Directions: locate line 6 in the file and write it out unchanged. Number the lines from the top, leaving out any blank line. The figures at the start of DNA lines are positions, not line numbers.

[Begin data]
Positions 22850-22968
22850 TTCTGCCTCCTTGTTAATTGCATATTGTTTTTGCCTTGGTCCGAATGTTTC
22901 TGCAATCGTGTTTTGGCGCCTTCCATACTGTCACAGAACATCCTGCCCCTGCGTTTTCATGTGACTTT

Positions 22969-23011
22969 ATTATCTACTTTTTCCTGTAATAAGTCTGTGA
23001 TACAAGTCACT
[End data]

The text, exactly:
23001 TACAAGTCACT